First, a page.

Wednesday, December 21, 2016

Patterns

I went home sick from work this morning. 

I knew when I woke up that something wasn't right, but I thought I would power through, because it's a personal point of pride for me to almost never call in sick for work. Which, of course, is why the few sick days I do take usually begin about an hour after I get to my office. Today, Juneau's latest stomach bug got the better of me, and I was not fit for polite company. 

After a nap and some dry toast, I jumped, startled, when I heard the sound of avalanche work being done somewhere in the distance behind our house, and I began to think about patterns big and small.

After more than a decade in Juneau, I certainly know the sound of an avalanche bomb when I hear it, but each time I do, it startles me. On the rare occasions that I'm not feeling well and go to work anyway, I know I'm going to have to come home, but I always try to make it through the day. 

I never seem to learn. It's a pattern. 

Patterns occur in nature, mathematics, politics, history, and in human relationships and interactions, which comprise both politics and history. The problem with patterns among humans is that our own egos always push us toward the goal of exemption, which can be futile and dangerous.

What I mean by that is that everyone wants to think they are exempt from somebody else's pattern. It's one of the most compelling fantasies there is, and it prevents us from protecting ourselves and leaves us vulnerable.

Think about it. Every great romance involves being the one man or woman (usually woman) to win the heart of a hopelessly-hard-to-pin-down love interest. It's the suitor's ego that insists they will be "the one" to crack the target's emotional code. 

The same is true of friends who gossip incessantly or always have a gripe about someone. We listen, and we think we're immune, but we're not. They're talking about us, too. And of course, the same is true on a more global scale, with world leaders, all of whom are flawed human beings, and polities, all of which are composed only of more flawed human beings.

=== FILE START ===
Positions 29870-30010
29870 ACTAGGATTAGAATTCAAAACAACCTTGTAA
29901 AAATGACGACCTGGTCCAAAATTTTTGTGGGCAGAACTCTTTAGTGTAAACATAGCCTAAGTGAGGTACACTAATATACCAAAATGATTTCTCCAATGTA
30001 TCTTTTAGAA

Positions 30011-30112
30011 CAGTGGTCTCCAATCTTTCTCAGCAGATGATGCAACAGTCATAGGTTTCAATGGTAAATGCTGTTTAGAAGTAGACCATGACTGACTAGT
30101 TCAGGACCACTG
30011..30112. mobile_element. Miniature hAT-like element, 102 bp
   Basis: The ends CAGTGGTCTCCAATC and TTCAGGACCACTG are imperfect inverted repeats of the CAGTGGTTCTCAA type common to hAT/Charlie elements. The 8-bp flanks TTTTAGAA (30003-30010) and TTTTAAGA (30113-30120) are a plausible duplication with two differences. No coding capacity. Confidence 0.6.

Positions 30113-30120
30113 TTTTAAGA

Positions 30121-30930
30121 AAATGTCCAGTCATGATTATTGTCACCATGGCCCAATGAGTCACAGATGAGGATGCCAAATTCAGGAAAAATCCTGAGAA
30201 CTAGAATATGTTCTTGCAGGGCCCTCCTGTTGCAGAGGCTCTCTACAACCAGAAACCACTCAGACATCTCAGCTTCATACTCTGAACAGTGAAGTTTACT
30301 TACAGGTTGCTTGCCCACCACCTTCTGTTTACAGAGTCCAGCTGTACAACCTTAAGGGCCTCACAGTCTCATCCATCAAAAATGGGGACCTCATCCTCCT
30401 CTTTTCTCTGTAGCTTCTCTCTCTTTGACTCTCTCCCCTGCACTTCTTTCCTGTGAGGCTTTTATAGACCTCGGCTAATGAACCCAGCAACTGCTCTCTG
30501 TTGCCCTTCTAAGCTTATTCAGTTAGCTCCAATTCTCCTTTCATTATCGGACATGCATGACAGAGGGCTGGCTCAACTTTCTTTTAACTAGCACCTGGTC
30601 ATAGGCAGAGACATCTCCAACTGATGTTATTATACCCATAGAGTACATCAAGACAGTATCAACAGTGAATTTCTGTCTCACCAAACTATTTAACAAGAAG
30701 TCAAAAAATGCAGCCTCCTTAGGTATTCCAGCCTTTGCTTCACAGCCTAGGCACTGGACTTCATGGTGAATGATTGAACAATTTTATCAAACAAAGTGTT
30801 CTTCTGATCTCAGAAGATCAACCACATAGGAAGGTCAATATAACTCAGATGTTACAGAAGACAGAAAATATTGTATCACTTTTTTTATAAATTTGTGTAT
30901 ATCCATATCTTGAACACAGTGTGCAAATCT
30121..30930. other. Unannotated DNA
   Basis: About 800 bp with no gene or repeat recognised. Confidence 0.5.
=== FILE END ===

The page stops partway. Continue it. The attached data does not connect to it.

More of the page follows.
Certain types of leaders, like the one we just elected President, have autocratic tendencies: delicate egos and overreaction to criticism; a related clamping down on free thought and free press; an incurious intellect; greed; willingness to exploit fear of "otherness"; militarization of their rule. And people, predictably, follow a pattern of falling into line. 

This is the pattern of fascism. It's only our own collective ego of "American Exceptionalism" that convinces us we are exempt from patterns that centuries of human history have laid bare for anyone who is willing to see the forest despite the proverbial trees.

When we set aside our own egos and look at that forest though--look for the patterns--it's easier to plan. It's easier to accept what we are seeing and experiencing. It's easier to remember the last time this happened, whatever "this" happens to be. 

See, patterns are by definition predictable, and predictability is a pattern's greatest flaw and our greatest asset. Once you accept the reality that you're in the woods, you can use the powerful knowledge of patterns to find your way out again.

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